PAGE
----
Archive for July, 2018

Are you missing out on tax credits?

Tuesday, July 31st, 2018

There has been much commentary in recent months reminding tax payers who claim tax credits to file their renewals application before the 31 July deadline. But apparently, many applications have been made incorrectly, and as a result, claimants are not collecting the full amount to which they are entitled.

According to a recent announcement by HMRC, many parents do not realise that they need to deduct any statutory parental pay from their salary when renewing tax credits.

In more detail, HMRC advise:

Thousands of parents could be at risk of missing out on hundreds of pounds from their tax credits by accidently reporting their income incorrectly.

HMRC is urging parents to check their income to avoid potentially missing out on an average of £495 a year. Many tax credits claimants who receive statutory maternity pay do not realise that some of this pay should be deducted from their gross pay when their tax credits awards are calculated.

As well as maternity pay, parents can deduct any payments they have received for statutory paternity, shared parental or adoption pay up to a value of £100 a week.

HMRC estimates that parents who did not deduct their statutory maternity pay from their income could have been entitled to on average an extra £495 across the year. Around 35,000 people could potentially be missing out. A full list of what can be deducted is available on GOV.UK.

This is a welcome contribution by HMRC. Hopefully, the advent of digitised accounting by the tax office will mean that, in the future, these sorts of errors will be adjusted automatically. One can only hope…


What is in a name?

Thursday, July 26th, 2018

One of the first things a budding entrepreneur considers is what to call their business.

If you intend to incorporate your business as a limited company, the registration process will filter out unacceptable names and names that are too similar to a company already registered at Companies House. However, this registration process can create situations where an existing company thinks that the name you have registered is too close to their own and may challenge you to change your company name.

If you set up as a sole trader there is no official registry of business names, but you must still be wary of using certain expressions.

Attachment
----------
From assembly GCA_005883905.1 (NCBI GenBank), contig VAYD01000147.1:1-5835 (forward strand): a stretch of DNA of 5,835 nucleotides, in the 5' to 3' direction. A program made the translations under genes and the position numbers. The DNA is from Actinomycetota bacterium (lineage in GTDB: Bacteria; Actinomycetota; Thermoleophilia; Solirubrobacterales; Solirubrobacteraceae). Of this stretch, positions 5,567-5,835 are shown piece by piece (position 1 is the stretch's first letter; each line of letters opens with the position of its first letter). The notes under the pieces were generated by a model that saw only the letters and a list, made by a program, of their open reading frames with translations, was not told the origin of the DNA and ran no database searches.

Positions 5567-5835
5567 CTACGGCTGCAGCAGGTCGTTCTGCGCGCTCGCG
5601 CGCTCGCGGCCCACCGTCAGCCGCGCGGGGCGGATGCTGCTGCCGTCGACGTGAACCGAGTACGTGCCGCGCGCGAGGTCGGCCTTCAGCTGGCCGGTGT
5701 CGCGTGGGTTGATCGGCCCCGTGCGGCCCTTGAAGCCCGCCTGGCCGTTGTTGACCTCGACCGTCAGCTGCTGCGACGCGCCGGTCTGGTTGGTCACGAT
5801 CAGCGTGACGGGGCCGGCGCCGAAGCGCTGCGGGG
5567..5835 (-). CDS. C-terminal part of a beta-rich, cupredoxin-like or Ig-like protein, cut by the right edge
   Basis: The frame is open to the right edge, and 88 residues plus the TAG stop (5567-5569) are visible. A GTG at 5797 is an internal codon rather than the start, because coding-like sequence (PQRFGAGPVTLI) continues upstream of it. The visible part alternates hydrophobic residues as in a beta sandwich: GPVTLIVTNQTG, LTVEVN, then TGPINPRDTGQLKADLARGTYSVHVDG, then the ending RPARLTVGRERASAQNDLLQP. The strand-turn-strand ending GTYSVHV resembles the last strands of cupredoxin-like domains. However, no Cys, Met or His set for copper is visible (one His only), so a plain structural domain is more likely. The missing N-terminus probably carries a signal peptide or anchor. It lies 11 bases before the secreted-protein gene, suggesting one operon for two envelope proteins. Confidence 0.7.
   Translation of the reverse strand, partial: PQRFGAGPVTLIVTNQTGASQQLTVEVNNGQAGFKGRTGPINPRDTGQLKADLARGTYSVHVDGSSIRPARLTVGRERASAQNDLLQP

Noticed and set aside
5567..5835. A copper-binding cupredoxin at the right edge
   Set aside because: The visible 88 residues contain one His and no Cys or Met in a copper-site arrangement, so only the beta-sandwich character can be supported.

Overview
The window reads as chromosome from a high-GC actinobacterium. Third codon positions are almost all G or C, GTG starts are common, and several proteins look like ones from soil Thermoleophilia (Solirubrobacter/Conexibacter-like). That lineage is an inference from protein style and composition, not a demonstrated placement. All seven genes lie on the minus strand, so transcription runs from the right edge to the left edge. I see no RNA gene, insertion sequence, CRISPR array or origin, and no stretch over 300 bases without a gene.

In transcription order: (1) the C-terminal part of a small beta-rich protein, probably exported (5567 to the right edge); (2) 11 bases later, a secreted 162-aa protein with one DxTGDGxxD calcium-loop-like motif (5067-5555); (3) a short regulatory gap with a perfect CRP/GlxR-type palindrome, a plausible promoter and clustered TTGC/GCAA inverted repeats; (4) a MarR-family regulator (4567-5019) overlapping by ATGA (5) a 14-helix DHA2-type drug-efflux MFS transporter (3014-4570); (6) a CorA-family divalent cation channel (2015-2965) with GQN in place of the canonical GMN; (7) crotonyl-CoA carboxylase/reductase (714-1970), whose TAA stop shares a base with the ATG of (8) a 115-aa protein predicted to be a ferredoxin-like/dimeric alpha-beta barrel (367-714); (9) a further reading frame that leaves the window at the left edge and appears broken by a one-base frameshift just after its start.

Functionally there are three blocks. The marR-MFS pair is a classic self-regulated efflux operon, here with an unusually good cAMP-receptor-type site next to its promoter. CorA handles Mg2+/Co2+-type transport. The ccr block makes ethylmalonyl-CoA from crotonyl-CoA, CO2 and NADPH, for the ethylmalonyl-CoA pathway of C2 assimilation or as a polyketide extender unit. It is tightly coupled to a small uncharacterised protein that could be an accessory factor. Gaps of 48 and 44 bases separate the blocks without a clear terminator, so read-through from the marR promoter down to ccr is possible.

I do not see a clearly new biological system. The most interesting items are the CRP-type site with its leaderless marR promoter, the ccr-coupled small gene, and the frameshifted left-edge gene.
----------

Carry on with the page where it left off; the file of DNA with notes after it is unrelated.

In certain circumstances you can write to a particular organisation or government department to get clearance to use a restricted name or phrase in a name.

For example, you should avoid, or seek to permission to use, the use of the words: association, bank, British, charity, England, government, Her Majesty, institute, King, mutual, NHS, patent, police, Post Office, Queen, registrar or regulator, society, Trade Union, trust, tribunal, and University.

This list is by no means complete. There is a fairly comprehensive list of names and expressions to avoid on the GOV.UK website at

If you need advice we can help. We have advised numerous businesses on how best to set up and run a new business. Please call to arrange an initial consultation.

What if there is a hard Brexit?

Tuesday, July 24th, 2018

Although we strive to be non-political in this blog, it would seem that there is an increasing likelihood that when we leave the EU March next year the present free movement of goods will no longer apply. And so, putting aside our reaction to this possibility, what should we be doing to prepare for this so-called “Hard Brexit”?

A fair proportion of the raw materials used in our manufacturing processes and the food we eat come from EU suppliers. It is unrealistic to expect UK businesses to increase stocks in anticipation of disrupted supply lines and increased prices after Brexit. In the case of perishable foodstuffs this is patently impossible. Perhaps we could lobby EU suppliers of manufacturing and finished goods to set up warehousing facilities in the UK, otherwise we may be forced to seek suppliers from outside the EU.

Without the harmonisation of VAT for cross-border transactions businesses that buy goods from the EU will be faced with higher VAT charges. Eventually, these higher charges can be reclaimed in the normal way but there will be an initial cash flow hit as goods are paid for (including VAT) before the input VAT is reclaimed on a quarterly VAT return. HMRC may help with this issue by introducing a self-accounting for import VAT scheme similar to the present scheme for imports from EU countries. Businesses affected would be advised to at least quantify the likely cash flow downside and if significant, plan for additional funding to cover the deficit.